Broke-Ass Band Interview: The Dandy Warhols’ Peter HolmstrÃ¶m
Never as a tween listening to “Not If You Were The Last Junkie On Earth” in San Diego, CA could I have imagined that I would implore Peter HolmstrÃ¶m of the Dandy Warhols to give a “shout out” to anything or anyone. And yet, here we are. I’m glad to know, though, that the tongue-in-cheek “cooler than thou” vibe that delighted me through the years is still alive and kicking today. Aside from the fact that I’ve confirmed that The Dandy Warhols are much cooler than I’ll ever be, you should also know that they’re playing The Regency Ballroom in San Francisco on December 11th, and that they have a very interesting project called Breathe Easy that for some reason took me longer than a normal human person to understand. Peter deserves a big thank you for trying to explain it to me like three times. Oh, and you should definitely check out Pete International Airport, Peter’s side project that will surely please Dandys fans eager for some new tunes.
AG: Alright, so you guys are touring around with The Capitol Years album. Did you want to speak more about that? I guess what it’s like to tour with sort of a best-of album versus a new album?
PH: Well, for us it doesn’t really make that much of a difference because we’ve always kind of toured, played a greatest hits package, I suppose. Yeah, so this was actually really easy, there was no new songs, really to learn except for one, and we could really focus on what we really do best. Yeah, it’s been a blast so far, I’m sure it will continue to be.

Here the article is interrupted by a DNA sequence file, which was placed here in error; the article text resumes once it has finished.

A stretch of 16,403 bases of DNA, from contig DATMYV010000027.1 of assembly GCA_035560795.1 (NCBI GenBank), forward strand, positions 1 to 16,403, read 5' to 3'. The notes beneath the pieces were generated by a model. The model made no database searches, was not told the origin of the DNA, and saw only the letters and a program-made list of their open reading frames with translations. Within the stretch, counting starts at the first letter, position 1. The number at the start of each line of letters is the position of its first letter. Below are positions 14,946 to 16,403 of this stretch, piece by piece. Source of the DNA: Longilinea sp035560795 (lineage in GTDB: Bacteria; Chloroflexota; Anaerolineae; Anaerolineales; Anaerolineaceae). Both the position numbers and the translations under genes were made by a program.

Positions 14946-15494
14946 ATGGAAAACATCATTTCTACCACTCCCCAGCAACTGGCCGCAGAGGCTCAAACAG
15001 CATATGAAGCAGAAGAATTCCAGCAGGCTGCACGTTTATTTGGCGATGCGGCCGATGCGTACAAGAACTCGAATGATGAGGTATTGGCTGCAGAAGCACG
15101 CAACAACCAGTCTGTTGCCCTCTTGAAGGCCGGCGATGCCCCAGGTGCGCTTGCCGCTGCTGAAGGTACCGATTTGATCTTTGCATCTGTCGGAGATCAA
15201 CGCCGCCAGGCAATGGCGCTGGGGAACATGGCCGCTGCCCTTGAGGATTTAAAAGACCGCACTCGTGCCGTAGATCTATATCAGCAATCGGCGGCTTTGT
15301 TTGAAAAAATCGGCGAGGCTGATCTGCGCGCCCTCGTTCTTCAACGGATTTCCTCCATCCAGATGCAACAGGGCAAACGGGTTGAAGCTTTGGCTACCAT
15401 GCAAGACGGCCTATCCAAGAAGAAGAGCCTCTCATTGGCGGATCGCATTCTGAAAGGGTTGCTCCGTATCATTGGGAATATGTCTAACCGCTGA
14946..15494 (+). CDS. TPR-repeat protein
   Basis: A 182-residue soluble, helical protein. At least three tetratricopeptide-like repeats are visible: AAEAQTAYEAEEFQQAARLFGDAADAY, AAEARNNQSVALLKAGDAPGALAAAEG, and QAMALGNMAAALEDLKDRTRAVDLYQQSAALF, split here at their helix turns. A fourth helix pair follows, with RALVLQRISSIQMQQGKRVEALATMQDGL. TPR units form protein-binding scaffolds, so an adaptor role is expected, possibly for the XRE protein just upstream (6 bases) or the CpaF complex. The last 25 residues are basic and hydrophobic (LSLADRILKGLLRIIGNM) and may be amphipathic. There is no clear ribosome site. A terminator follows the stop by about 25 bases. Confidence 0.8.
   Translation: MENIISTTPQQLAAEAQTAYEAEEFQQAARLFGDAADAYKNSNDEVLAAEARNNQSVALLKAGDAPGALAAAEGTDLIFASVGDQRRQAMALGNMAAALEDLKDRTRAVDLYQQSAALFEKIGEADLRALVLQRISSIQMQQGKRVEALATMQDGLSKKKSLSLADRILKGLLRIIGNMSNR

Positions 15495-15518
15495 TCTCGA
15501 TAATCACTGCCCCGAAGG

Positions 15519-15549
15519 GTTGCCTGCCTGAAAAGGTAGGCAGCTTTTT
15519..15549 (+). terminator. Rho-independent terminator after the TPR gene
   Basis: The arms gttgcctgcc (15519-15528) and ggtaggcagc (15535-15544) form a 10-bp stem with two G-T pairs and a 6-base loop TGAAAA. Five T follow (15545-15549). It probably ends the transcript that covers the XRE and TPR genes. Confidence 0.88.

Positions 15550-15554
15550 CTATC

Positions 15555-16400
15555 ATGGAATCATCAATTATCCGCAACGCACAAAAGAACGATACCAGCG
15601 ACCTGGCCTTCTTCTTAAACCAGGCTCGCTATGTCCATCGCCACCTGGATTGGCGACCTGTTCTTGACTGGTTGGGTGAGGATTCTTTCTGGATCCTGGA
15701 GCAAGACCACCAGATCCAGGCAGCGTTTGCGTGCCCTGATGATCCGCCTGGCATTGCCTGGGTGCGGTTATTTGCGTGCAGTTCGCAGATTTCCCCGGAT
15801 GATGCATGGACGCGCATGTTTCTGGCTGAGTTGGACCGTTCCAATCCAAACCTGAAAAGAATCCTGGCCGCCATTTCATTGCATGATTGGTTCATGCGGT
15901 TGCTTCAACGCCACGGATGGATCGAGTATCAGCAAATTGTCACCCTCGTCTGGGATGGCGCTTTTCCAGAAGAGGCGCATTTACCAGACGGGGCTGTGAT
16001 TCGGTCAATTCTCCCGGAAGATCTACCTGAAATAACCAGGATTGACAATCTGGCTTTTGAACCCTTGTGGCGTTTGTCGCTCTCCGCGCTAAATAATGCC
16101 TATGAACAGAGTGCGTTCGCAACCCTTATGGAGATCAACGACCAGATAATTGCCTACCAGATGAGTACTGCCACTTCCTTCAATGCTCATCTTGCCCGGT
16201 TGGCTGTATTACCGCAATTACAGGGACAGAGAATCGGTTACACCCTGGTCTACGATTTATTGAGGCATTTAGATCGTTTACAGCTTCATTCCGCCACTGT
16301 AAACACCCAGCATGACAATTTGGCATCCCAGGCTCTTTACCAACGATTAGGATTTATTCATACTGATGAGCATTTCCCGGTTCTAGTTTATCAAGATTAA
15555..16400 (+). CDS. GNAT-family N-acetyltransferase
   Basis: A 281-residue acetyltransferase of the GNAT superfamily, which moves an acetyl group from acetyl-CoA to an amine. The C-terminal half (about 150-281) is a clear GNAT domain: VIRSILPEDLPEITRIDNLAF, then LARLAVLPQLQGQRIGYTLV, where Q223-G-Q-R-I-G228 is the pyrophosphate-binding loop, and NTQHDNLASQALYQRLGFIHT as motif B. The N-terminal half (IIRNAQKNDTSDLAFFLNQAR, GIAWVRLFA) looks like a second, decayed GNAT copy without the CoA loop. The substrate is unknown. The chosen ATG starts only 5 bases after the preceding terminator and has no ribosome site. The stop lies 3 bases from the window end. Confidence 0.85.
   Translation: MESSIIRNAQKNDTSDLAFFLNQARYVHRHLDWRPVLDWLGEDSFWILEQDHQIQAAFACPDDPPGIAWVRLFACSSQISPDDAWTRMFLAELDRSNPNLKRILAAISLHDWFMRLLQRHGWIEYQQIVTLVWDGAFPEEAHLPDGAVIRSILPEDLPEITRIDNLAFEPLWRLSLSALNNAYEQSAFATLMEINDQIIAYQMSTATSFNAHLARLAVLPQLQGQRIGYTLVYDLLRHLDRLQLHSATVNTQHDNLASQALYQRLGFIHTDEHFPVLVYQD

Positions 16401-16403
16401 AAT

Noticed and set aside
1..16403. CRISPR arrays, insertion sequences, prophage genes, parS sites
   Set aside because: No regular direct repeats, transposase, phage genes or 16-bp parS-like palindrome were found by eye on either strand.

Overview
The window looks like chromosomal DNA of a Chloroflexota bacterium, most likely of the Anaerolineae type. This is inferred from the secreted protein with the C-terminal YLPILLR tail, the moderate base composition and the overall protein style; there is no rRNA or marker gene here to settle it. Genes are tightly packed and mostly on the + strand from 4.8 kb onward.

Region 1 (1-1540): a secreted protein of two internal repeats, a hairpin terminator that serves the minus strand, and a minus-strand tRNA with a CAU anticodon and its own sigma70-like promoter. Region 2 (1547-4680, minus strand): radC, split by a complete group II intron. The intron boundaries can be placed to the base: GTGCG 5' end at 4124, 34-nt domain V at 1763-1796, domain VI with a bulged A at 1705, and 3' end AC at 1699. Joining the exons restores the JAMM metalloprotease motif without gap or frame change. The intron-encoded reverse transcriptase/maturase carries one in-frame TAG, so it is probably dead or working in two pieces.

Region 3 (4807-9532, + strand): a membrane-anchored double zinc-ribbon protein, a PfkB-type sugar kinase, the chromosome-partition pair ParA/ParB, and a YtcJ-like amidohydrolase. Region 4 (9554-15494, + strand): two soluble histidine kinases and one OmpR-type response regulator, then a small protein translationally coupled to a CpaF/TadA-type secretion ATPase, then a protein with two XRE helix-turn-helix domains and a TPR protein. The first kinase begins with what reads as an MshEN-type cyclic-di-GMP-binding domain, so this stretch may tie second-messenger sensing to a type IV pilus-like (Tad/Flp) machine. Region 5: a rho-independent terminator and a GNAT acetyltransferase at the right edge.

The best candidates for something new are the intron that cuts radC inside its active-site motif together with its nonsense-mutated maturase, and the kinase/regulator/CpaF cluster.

AG: So, I know that you guys have some dates coming up in Seattle, San Diego, and Las Vegas, and I know that you guys were just in New York earlier this month in November. Did you guys have any dates for San Francisco?
PH: Yeah, we’re playing San Francisco too, like the day after LA.
AG: Day after LA, when is that?
PH: Um, the 11th of December, I think.
AG: Ok, cool. Yeah, so I write for a blog– I’m based in New York, but, the founder is based in San Francisco and it’s sort of a bunch of writers from San Francisco and New York, and we write about how to live cheaply in both of those cities. So, obviously I know you guys were in New York earlier this month and you guys have that date coming up in San Francisco next month, do you want to talk about some of your favorite cheap bars in San Francisco and New York?
PH: I have no idea, I actually can’t help you with that one. In New York, I tend to'”I actually haven’t spent enough time there to know of anyplace to eat or drink or anything. We got stuck, 'œstuck', at the Ace Hotel in New York last time, and that was not cheap.
AG: Yeah [laughs].
PH: But it was certainly great. Like, downtown on the ground floor, it was amazing, but not cheap, no.
AG: Anything in San Francisco that you might, off the top of your head, think of?
PH: No. Except, wait, Mission Burritos [ed. note: I couldn’t find a place with this name anywhere in San Francisco on the internet, so if any of you SF heads can help me out with this one']. Yeah, in the past we used to go to Mission Burritos and that was all we ate for the whole weekend [laughs].
AG: Yeah, and then I noticed that you guys have a date coming up in San Diego too, where I’m actually originally from, at The Belly Up. Any places there that you might wanna give a 'œshout out' to, I guess?
PH: Oh, any taco joint.
AG: Yeah, totally.
PH: I don’t have any places in particular. It’s one of those things where I never spend long enough anywhere to actually have any places that I normally go to or anything. I don’t know, maybe I’ll check out your blog and see all these places [laughs].